A revolution in communications and new technology means that we now live in an age of speeded-up history. Historians should wake up to this shift, argues Suzannah Lipscomb.
Historians should adhere to a rigorous code of professional practice if they are to avoid the kinds of careless mistakes that bring their professional integrity into question, says Suzannah Lipscomb.
Are historians inevitably faced with a choice between academic analysis or popular narrative, or should they aim to master both skills, asks Suzannah Lipscomb.
Understanding the emotional lives of people in the past is one of the most difficult challenges facing the historian, argues Suzannah Lipscomb.
An inherent tension between the past and the present becomes explicit when we make our assessments of historical figures, argues Suzannah Lipscomb.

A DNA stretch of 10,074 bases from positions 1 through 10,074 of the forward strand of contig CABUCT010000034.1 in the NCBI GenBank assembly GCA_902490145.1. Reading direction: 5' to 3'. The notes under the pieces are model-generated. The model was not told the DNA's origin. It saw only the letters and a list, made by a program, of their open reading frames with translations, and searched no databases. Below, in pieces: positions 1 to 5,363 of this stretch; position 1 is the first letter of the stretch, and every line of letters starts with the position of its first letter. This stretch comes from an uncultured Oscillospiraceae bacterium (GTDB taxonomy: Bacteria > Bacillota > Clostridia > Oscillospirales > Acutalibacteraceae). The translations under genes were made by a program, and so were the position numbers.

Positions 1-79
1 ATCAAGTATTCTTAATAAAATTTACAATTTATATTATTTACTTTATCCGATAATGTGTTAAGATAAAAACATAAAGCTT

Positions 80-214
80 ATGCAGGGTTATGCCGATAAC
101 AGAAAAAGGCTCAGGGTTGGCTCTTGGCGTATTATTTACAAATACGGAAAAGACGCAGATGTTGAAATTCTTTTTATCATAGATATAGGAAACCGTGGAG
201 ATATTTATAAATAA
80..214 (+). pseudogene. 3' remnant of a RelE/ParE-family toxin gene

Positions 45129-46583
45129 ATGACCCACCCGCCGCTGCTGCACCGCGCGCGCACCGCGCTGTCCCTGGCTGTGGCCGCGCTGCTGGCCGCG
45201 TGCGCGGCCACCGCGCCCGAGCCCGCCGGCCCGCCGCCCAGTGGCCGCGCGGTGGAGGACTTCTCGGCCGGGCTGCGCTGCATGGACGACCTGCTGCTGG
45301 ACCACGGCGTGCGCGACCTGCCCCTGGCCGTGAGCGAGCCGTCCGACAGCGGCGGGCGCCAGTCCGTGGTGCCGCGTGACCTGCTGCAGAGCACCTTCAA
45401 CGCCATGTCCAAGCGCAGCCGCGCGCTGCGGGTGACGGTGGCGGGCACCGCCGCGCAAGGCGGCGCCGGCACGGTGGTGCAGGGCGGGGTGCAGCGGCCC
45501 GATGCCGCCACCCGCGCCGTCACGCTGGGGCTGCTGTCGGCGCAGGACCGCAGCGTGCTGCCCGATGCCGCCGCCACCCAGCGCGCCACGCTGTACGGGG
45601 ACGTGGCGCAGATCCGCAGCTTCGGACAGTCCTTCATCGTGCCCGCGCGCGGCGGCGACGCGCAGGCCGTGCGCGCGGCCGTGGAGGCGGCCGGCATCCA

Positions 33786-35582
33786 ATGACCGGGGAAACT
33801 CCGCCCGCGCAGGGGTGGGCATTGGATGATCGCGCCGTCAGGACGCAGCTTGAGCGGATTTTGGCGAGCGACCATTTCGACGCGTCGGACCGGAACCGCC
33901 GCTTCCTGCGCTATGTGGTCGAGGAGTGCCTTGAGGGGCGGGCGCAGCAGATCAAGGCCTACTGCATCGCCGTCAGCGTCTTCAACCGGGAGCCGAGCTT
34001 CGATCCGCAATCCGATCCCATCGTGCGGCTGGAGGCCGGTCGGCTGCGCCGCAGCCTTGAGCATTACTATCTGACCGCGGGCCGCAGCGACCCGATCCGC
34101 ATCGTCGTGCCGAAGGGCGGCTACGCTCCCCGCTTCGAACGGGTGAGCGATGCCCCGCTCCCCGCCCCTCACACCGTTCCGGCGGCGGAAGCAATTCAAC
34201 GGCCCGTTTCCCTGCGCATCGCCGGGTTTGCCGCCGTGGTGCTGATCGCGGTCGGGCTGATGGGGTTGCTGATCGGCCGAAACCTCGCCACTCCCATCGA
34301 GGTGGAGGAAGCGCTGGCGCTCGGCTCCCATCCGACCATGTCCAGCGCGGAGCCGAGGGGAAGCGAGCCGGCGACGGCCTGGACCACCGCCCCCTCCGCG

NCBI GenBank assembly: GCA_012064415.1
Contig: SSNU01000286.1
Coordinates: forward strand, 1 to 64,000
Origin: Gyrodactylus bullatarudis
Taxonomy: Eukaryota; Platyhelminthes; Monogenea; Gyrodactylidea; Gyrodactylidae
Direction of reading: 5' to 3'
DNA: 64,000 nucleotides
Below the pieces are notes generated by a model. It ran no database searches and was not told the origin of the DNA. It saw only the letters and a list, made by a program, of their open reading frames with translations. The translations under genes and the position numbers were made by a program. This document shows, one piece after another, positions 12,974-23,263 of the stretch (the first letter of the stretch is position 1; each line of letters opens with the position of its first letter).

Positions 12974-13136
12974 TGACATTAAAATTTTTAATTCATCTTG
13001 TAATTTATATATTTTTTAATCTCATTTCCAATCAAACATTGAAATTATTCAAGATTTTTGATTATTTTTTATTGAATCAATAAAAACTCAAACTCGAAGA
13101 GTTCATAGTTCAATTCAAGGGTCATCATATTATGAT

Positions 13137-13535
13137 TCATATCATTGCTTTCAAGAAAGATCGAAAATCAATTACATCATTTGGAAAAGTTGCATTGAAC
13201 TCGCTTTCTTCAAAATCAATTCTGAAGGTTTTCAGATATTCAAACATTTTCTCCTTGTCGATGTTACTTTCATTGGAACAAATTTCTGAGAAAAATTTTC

The strangeness of the past can be evoked more effectively in pick and mix fantasies than in those novels, films and TV dramas that aspire to realism, argues Suzannah Lipscomb.
Politics should be informed not just by history but by historians, argues Suzannah Lipscomb.
Although Catherine de Medici’s name is well known, many of the women of the French Renaissance court may be unfamiliar to British readers. Yet in...
Ian Mortimer has taken L.P. Hartley to heart. If ‘the past is a foreign country’, where ‘they do things differently’, Mortimer’s Time...
The fools of the early Tudor court were likely to have been people with learning disabilities as a new project demonstrates, says Suzannah Lipscomb.